So what’s behind this entrepreneurial boom? Here’s more on the study and why millennials in particular are turning towards non-traditional roles.
According to Wix’s study, 44% of people would prefer to be their own boss rather than work for somebody else. Which is hardly surprising, I suppose?
However, one statistic that is quite startling is that over a quarter of people believe they could make up to £48,000 pounds a year if they turn their hobby into a business.
That’s quite a bold claim, especially taking into consideration the industries that people are interested in.
From those considering starting an online business in the coming months, 19.2% of people cited the startup category of cooking, while 18.5% cited baking, 18.3% photography and 16% sports.
As we can gather from this, there is a growing shift towards creative roles, with the majority choosing this over technology or finance-driven industries.
Interestingly, many respondents cited TV shows like the Great British Bake Off and The Apprentice as the inspiration for their own entrepreneurial goals, as well as motivational online content like TED Talks.
Similarly, with millennials now preferring to watch YouTube rather than traditional TV, perhaps we can also put it down to the example shown by social media influencers – a career path that is typically built on self-motivation and self-expression.
For younger generations, it is equally clear that happiness is a big motivation, with 49% of respondents saying that doing something they love is far more important than earning lots of money or having an impressive job title.
Luckily, digital companies do appear to be cottoning onto this trend, with many more introducing workplace initiatives to attract and retain talent, such as flexible and remote working and training opportunities.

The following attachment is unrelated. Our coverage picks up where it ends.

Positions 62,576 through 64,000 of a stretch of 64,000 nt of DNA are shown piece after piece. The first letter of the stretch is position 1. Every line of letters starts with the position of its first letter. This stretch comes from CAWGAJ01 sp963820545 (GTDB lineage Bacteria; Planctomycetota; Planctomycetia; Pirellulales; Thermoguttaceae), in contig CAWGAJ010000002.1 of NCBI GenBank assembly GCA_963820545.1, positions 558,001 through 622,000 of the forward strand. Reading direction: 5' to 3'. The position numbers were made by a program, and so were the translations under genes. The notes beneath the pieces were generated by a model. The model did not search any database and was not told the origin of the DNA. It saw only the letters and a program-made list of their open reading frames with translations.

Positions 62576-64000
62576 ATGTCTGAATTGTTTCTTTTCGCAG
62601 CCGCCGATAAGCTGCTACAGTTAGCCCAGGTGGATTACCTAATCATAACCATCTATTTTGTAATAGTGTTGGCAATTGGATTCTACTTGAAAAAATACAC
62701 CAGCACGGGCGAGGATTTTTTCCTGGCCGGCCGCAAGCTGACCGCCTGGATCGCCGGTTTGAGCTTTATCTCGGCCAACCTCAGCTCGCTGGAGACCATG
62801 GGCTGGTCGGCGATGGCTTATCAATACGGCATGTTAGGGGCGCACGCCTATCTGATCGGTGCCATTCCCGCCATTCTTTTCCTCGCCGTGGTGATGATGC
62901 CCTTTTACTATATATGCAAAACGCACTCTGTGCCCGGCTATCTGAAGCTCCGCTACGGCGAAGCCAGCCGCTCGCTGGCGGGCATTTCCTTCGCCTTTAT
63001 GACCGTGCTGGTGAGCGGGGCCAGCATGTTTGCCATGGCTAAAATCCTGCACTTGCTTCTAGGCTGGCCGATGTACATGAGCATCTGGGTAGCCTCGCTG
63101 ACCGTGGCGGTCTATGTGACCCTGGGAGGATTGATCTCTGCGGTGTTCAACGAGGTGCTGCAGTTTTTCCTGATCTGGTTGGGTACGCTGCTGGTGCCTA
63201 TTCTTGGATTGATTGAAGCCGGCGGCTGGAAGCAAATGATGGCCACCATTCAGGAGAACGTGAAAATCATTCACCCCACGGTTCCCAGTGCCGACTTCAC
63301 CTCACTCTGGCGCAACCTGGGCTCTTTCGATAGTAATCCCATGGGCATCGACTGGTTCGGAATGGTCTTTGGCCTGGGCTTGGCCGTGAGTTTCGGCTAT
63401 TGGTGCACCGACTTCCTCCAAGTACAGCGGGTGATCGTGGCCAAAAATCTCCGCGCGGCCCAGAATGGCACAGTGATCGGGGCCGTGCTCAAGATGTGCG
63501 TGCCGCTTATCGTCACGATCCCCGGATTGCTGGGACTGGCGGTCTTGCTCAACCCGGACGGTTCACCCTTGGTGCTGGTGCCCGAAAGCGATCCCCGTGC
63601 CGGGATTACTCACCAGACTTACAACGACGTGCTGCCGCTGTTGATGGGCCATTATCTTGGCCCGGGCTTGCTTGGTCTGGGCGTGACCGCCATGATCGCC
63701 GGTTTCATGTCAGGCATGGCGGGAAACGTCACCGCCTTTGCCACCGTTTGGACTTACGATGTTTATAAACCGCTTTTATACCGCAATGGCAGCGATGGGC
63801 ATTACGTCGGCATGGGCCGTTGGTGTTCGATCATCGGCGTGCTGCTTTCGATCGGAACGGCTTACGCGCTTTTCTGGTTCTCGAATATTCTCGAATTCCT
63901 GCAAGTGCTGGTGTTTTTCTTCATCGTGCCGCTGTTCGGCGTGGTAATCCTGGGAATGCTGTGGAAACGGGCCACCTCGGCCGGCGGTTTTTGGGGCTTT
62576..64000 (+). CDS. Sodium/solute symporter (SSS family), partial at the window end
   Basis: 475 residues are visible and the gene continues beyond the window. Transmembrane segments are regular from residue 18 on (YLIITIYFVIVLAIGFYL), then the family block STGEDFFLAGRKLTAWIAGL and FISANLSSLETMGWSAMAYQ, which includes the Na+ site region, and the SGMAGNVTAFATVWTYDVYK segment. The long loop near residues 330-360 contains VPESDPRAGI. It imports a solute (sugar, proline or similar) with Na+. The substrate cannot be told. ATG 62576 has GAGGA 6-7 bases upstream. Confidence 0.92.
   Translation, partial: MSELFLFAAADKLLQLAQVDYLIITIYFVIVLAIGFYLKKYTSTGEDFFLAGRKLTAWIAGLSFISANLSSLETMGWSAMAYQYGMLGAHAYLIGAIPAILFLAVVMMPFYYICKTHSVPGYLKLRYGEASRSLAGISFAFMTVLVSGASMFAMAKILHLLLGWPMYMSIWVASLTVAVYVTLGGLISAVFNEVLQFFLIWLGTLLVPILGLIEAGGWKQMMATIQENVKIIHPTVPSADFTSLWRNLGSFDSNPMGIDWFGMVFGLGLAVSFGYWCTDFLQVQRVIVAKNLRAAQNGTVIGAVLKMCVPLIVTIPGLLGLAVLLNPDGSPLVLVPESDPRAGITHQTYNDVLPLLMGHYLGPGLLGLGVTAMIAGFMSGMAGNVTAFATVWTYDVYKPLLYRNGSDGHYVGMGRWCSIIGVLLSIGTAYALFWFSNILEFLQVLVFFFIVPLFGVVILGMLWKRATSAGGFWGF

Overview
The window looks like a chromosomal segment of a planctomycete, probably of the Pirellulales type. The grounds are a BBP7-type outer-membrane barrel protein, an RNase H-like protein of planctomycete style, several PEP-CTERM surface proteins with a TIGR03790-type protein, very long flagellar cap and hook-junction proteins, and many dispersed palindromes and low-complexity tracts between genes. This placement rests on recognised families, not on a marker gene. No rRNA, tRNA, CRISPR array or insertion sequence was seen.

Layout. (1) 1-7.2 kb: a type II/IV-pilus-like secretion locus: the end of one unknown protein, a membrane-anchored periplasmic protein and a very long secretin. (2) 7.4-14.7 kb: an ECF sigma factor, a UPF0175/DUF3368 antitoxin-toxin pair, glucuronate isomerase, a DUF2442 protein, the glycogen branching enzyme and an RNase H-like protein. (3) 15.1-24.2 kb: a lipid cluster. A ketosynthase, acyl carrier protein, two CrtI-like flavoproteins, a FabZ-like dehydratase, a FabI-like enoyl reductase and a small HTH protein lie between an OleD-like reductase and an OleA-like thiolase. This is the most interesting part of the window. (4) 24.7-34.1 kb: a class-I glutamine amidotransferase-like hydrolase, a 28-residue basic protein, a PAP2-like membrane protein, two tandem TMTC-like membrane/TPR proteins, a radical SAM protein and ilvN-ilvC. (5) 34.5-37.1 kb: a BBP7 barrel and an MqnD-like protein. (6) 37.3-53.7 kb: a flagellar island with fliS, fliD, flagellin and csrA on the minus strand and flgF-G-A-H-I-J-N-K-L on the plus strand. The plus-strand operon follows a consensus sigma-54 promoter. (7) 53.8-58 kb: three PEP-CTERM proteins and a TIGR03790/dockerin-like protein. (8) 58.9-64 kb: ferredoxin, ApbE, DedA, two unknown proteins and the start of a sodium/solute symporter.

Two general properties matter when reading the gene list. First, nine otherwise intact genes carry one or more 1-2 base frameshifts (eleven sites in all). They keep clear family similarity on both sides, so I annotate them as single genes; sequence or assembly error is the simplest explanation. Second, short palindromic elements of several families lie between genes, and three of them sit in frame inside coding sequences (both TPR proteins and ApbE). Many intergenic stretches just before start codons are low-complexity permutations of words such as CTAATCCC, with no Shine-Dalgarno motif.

Despite an increased desire to work independently or become self-employed, there are undoubtedly still huge barriers to success.
Although 70% of Brits in the study said that finance was the biggest factor stopping them from launching a startup, 57% said a lack of marketing skills, while 49% said a lack of digital skills like SEO and analytics. This isn’t big news, of course.
Last year, the House of Commons Science and Technology Committee published a report on the ‘digital skills crisis’, highlighting the fact that 12.6m of the adult UK population lack basic digital skills.
The report urged the government to take action, calling for increased focus on digital skills in apprenticeships, universities and schools.
However, while an investment in education is certainly required, we cannot ignore the untapped potential that already exists within businesses, with many also calling on companies to ensure employees develop their digital competence.
Similarly, with 47% of employees having never taken steps to boost their digital skills – it is also vital for employers to promote the value of it.
Path to success
While the digital skills gap remains a big barrier for would-be entrepeneurs – and the reason why turning a hobby into an online business might remain a pipe dream rather than a reality for some – the desire to do so still reflects the change in how younger generations perceive work.
Alongside increased flexibility, this also boils down to the kind of work young people are keen to get involved in.
Deloitte’s 2016 Millennial Survey showed that, despite being known as the “me me me” generation, millennials have a greater desire to work for companies that have a positive impact on society – with the majority agreeing that success should be measured in terms of more than just financial performance.
In fact, millennials that intend to stay with their organisation for at least five years are far more likely to report a positive culture, with an alignment of values being incredibly important for job satisfaction.
Interestingly, this was also reflected in our series of interviews with the Top 100 Disruptive Brands of 2016, with executives citing shared values, creativity and a lack of ego as some of the skills and characteristics most valued by startups.
With a growing percentage of young people looking into self-employment, it remains to be seen how the digital skills gap will affect the ratio of success to failure.
Perhaps then, if the UK Government succeeds in driving action to combat the issue, we can expect tomorrow’s workforce – otherwise known as Generation Z – to be the real digital entrepreneurs of the future.
To see how your digital knowledge stacks up, take Econsultancy’s Digital Skills Index.
Or to improve your skills, you can also check out our range of digital marketing training courses.